Thurgood Marshall, civil rights activists, racial discrimination attorney, and Supreme Court Associate Justice, continually achieved the impossible in his lifetime. Always the accomplished student, Marshall frequently debated with his family members over the dinner table. It was then that the idea to become an attorney popped in his head. The entire country is fortunate that it did.
After successfully completing college, Thurgood applied to the University of Maryland for law school. He was denied entry, however, because he was African American. Instead he took his talents to Howard University and studied with Dean Charles Hamilton Houston. He instilled in Marshall the tools he would need to best utilize his leadership abilities and progress the African American people and the nation forward towards racial equality.
Upon completing law school, he worked as legal counsel for the National Association for the Advancement of Colored People, or the NAACP. During his time as an attorney, he worked on cases involving voting rights, criminal justice, and other areas of American life with legalized discrimination. Arguably his most important, or at least his most famous case, was in 1954, Brown v. Board of Education of Topeka. His natural leadership traits coupled with the skills he acquired during law school and his legal career provided him with the necessary persuasive communication and problem-solving skills to present a compelling legal argument to the Supreme Court of the United States. Ultimately, the court was swayed and social justice prevailed. This seminal case struck down racial segregation by law in all public schools in America. Obviously, it would take more time for true integration to take place, and racial integration is a work-in-progress; however, he laid the foundation for racial equity in education. Furthermore, Marshall also established the framework that all other minority groups (women, the LGBTQ community, etc.) would use in their respective fights for civil liberties and civil rights.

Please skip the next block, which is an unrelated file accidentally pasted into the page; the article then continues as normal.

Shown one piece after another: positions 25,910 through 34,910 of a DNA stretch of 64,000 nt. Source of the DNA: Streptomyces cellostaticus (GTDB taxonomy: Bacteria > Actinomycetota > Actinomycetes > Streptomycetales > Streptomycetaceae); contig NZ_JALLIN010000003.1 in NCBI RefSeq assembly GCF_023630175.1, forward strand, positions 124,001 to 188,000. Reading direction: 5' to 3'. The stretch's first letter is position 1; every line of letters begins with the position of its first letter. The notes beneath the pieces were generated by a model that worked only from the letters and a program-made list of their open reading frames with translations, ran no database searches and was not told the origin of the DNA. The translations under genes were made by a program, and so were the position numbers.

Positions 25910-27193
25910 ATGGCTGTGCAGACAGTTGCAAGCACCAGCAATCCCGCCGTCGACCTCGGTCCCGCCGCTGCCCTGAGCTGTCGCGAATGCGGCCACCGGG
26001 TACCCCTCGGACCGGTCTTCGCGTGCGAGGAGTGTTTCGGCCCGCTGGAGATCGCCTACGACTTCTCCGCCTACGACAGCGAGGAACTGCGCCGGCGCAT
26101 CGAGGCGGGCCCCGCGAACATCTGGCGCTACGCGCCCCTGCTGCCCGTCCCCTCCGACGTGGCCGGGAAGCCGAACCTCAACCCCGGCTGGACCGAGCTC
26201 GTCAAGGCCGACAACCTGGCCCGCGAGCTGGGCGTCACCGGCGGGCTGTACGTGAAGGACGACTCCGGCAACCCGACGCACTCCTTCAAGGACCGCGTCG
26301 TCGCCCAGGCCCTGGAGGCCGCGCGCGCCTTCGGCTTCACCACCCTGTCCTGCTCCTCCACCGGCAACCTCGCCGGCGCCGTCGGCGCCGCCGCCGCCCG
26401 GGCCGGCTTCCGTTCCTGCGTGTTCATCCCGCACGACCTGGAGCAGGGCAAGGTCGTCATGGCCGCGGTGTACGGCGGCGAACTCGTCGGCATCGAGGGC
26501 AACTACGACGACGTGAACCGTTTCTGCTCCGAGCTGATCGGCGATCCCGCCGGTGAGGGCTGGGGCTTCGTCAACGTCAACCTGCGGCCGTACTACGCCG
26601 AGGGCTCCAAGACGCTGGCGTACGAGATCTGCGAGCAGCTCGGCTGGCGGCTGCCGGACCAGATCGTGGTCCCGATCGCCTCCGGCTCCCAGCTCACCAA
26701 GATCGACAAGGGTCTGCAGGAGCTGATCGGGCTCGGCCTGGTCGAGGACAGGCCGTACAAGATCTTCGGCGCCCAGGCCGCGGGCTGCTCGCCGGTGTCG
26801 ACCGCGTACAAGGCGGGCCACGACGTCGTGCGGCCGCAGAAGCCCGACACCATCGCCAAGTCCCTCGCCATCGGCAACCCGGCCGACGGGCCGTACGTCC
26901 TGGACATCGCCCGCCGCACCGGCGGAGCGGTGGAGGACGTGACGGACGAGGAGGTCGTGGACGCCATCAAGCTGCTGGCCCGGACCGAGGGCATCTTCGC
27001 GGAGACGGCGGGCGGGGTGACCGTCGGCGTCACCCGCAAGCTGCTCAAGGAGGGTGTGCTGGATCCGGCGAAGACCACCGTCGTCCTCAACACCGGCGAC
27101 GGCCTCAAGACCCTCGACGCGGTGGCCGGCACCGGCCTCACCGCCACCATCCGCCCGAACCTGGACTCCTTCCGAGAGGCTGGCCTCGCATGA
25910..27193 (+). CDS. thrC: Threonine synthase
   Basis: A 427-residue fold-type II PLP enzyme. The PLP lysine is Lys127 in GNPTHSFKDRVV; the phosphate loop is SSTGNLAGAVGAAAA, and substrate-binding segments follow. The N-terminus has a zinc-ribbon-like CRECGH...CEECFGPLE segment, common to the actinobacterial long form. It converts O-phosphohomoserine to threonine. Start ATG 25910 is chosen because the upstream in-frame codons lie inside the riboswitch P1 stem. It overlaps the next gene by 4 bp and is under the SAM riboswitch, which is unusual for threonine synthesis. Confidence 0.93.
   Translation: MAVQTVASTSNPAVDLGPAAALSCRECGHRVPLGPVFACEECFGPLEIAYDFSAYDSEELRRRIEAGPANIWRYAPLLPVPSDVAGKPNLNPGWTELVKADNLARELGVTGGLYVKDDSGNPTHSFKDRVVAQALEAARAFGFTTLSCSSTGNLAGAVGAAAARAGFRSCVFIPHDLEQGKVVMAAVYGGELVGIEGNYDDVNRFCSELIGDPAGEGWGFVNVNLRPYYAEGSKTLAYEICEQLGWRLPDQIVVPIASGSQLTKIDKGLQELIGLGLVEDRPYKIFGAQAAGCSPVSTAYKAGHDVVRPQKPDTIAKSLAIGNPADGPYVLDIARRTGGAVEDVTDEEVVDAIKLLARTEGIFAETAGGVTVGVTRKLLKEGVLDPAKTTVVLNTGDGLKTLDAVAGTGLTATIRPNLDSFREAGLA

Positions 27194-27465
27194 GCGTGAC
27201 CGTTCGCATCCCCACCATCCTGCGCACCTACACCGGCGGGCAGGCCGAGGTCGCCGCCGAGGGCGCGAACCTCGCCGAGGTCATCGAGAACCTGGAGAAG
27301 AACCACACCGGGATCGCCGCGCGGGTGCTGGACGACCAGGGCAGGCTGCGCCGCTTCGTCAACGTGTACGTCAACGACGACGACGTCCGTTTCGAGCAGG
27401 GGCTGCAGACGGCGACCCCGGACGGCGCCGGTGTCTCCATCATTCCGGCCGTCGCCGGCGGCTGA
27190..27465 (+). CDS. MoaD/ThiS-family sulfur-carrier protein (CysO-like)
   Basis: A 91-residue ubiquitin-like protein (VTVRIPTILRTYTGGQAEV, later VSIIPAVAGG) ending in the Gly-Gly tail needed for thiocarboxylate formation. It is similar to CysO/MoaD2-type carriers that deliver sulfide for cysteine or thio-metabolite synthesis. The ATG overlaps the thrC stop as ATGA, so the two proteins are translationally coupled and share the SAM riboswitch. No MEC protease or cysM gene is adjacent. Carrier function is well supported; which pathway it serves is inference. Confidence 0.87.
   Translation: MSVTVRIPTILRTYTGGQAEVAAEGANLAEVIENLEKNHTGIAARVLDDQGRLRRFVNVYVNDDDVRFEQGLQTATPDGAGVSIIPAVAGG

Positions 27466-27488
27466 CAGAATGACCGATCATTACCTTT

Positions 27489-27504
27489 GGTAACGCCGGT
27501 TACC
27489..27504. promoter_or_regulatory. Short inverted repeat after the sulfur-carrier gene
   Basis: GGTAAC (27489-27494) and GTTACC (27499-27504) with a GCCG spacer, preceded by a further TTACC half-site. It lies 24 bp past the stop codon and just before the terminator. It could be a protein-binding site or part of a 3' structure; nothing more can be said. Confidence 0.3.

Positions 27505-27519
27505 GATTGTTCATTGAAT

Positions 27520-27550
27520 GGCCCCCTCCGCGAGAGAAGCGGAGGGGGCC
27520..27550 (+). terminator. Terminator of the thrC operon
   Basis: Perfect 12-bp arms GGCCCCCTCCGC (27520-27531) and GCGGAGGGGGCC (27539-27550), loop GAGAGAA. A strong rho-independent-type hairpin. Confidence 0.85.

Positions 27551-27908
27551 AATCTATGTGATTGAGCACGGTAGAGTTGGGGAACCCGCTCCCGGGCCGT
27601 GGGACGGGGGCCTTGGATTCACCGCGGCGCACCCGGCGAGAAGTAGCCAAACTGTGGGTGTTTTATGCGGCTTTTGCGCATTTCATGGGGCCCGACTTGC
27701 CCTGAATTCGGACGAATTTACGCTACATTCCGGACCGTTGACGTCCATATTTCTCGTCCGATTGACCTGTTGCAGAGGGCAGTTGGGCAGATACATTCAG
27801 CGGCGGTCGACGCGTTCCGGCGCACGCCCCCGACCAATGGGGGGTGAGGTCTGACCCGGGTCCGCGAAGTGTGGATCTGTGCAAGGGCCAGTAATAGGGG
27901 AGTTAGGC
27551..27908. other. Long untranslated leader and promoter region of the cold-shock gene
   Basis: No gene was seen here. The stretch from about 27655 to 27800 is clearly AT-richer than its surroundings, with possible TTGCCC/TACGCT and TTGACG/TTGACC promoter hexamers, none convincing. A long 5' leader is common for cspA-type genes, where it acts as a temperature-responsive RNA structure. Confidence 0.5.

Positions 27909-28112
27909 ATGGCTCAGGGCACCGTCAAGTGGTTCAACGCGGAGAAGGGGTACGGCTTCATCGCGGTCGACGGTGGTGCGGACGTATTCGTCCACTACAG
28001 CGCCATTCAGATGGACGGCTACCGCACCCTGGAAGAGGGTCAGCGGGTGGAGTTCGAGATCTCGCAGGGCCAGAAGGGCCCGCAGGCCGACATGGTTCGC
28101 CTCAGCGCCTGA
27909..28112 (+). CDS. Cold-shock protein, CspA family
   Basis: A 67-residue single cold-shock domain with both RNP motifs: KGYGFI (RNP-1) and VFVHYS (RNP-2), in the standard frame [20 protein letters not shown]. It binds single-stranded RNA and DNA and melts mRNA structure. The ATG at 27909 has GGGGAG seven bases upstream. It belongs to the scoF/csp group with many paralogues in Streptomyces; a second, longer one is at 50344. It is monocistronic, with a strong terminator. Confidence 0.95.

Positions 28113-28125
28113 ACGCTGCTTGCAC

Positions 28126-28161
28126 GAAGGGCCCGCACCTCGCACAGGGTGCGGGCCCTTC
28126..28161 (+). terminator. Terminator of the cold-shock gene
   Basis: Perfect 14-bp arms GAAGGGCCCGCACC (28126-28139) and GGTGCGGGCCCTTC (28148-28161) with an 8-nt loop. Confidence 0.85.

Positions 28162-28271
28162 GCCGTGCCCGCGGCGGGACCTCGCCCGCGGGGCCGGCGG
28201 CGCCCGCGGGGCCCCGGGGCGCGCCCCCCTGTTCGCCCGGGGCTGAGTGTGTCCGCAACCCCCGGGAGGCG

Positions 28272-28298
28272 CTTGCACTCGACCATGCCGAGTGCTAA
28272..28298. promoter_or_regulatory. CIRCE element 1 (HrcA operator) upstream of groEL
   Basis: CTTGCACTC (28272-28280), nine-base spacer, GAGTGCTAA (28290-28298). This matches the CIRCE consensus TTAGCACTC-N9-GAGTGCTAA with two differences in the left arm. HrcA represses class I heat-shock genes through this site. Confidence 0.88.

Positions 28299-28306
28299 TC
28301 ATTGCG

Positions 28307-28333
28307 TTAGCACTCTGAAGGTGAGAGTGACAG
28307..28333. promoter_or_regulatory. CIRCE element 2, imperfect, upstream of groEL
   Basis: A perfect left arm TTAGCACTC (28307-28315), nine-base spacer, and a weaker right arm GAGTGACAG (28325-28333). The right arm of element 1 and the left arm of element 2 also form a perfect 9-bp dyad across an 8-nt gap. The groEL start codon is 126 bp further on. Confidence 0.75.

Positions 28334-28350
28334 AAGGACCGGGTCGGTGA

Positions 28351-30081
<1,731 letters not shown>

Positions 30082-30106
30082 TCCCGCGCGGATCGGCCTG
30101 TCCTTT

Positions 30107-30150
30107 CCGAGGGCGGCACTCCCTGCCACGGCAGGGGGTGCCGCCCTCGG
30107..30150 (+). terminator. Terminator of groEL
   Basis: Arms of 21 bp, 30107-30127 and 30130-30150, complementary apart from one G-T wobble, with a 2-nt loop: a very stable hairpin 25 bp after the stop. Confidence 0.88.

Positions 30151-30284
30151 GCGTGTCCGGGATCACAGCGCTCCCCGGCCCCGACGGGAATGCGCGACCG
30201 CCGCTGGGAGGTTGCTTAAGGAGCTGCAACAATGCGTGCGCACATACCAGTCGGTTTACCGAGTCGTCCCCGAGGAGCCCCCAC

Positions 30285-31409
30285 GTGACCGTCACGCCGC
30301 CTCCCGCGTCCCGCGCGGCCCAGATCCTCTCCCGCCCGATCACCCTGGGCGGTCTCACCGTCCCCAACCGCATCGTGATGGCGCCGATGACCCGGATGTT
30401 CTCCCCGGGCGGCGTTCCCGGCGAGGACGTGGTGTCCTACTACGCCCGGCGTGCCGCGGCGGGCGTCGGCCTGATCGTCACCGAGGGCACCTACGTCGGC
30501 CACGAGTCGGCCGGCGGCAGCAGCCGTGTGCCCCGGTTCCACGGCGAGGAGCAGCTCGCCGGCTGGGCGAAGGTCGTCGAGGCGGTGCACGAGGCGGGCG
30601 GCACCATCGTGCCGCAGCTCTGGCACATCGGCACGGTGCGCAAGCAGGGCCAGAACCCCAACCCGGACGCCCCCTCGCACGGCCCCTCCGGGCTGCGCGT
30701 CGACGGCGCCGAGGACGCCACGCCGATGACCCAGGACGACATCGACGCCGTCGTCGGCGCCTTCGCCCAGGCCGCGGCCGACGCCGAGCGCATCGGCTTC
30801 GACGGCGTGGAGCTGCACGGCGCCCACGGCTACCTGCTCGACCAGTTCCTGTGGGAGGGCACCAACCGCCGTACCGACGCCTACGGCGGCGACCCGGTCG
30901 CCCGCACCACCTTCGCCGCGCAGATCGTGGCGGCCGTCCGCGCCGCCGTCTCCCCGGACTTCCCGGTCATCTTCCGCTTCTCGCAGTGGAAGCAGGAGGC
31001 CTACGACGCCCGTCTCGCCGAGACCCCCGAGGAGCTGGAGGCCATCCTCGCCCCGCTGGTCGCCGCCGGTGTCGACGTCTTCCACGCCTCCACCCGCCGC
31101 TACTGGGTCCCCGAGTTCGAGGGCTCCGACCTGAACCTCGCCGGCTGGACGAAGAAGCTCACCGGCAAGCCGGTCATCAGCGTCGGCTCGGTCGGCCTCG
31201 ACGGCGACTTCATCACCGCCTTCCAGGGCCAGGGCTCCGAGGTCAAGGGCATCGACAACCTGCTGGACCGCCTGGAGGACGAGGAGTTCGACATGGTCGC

Thurgood Marshall wasn’t done yet. He would later be named to the Supreme Court himself. His long history of legal success made him a natural choice, and he became the first African American sworn into the highest court in the nation. As a Justice, he continued to lead his fellow justices by example on social issues. His legacy as an attorney, as a Supreme Court Justice, and as a civil rights leader will never be forgotten. His impact on our nation is still felt to this day. His confidence, intelligence, legal ability, and strong moral compass have help to create a better United States of America.